I'll use good old 0.7 as the "normal" probability that a square will be empty.

So, let's do the calculation by hand. For each of the possible grasshopper-Queen moves, write down the probability that the square is on the board (this is the "Average Empty-Board Mobility", given as "((w-x)*(h-y)/(w*h))*N"), then write down the probability that the square will be legal by grasshopper rules (in order to go to (0, n), the grassopper must find the square at n-minus-one occupied, and all the squares from 1 to n-minus-two must be empty), then write down the product of those two, then do the appropriate sums. Finally, divide each sum by 1.75 (which is 5.25/3) to get the value in Pawns, more or less.

After calculating the values to ten decimal points, we'll embark on the process of rounding the results and using common sense to see how reasonable the numbers seemed to be.

This step is less precise than the calculations, but is more important in getting good results.

We won't bother to calculate the value of the grasshopper Knight-rider! (But you'll know how to do it if you want to.)

MOVE ON-BOARD LEGAL PRODUCT SUBTOTAL Pawns ===== ======== ======= ======== ======== ====== (0,2) 3.0 0.3 0.9 0.9 0.5 (0,3) 2.5 0.21 0.525 1.425 0.8142857142 (0,4) 2.0 0.147 0.294 1.719 0.9822857142 (0,5) 1.5 0.1029 0.15435 1.87335 1.0704857142 (0,6) 1.0 0.07203 0.07203 1.94538 1.1116457142 (0,7) 0.5 0.050421 0.0252105 1.9705905 1.1260517142 (2,2) 2.25 0.3 0.675 0.675 0.3857142857 (3,3) 1.5625 0.21 0.328125 1.003125 0.5732142857 (4,4) 1.0 0.147 0.147 1.150125 0.6572142857 (5,5) 0.5625 0.1029 0.05788125 1.20800625 0.6902892857 (6,6) 0.25 0.07203 0.0180075 1.22601375 0.7005792857 (7,7) 0.0625 0.050421 0.0031513125 1.2291650625 0.7023800357 gQ2 1.575 0.8857142857 gQ3 2.428125 1.3874999999 gQ4 2.869125 1.6394999999 gQ5 3.08135625 1.760775 gQ6 3.17139375 1.812225 gQ7 3.1997555625 1.82843175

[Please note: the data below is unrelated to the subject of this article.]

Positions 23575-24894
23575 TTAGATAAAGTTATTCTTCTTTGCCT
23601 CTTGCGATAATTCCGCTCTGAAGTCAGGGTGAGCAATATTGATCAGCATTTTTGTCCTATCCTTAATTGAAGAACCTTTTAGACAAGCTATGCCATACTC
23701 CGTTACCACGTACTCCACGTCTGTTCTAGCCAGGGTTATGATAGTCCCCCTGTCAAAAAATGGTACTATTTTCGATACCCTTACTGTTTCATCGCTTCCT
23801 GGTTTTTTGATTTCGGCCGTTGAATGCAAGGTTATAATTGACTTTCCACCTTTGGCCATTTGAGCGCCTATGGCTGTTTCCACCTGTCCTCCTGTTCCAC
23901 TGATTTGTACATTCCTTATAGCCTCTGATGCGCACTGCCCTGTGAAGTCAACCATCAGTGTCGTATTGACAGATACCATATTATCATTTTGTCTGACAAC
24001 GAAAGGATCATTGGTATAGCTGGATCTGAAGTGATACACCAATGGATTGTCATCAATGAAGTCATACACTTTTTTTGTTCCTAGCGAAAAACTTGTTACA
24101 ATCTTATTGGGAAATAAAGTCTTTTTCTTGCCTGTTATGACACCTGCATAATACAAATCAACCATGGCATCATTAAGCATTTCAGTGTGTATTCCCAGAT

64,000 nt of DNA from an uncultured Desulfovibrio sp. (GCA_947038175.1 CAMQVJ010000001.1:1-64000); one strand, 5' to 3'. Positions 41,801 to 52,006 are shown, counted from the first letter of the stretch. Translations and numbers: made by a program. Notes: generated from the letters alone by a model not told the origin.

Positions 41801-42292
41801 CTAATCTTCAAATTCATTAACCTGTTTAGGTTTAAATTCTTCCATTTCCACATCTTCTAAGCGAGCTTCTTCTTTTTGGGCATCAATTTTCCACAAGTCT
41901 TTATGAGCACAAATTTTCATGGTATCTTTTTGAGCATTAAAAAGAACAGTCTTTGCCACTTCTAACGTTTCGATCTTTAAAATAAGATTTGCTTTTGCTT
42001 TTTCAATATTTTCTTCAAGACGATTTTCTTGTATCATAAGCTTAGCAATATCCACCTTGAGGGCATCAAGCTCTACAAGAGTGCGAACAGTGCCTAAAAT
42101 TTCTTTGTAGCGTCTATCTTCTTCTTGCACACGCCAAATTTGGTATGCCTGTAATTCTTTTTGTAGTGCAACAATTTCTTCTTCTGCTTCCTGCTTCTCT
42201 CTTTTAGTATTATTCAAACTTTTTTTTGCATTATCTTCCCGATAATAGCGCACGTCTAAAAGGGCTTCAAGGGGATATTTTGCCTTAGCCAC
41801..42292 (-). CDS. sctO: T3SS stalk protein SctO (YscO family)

So, the calculations say that a grasshopper Rook is worth 1.1 Pawns, a grasshopper Bishop is worth 0.7 Pawns, and a grasshopper Queen is worth 1.8; or in Point Count Chess terms, a grasshopper Rook is 3 points, a grasshopper Bishop is two, and a grasshopper Queen is five.

That really cuts through the decimal points, doesn't it? Remember that the Point Count Chess "point" is more or less the Quantum of Advantage, so it makes sense to round off the results this grossly.

Let's also remember that the NA, NF, ND, and NW are equal to each other in strength although the absolute mobilities of the W, A, F, and D are very different (3.5, 2.25, 3.06, and 3.0). The Grasshopper Queen's mobility of 3.2 is in this range, but her advantage of having long-distance moves in 8 directions probably makes her a more powerful piece in her own right, and a more powerful addition to other pieces, than any of them. At least, in the opening and midgame. In the endgame, the Grasshopper Queen's value becomes zero, or at least very nearly zero.

The gQ is expected to be worth more than the separate gR and gB; so we could guess a value of two Pawns.

In the opening, a grasshopper piece's penetrating power means that it might be used to win material at the start of a game. Thus, if we have a piece FgQ (Ferz plus grasshopper Queen) on b1, we can start the game with the Grasshopper move 1. (FgQ)b1-d3 [attacks d8], d7-d6?? [d7-d5 was forced] 2. (FgQ)d3-e4+ forking a8.

Remember that these numbers are not "official" estimates of the values of these pieces. The numbers are always wrong.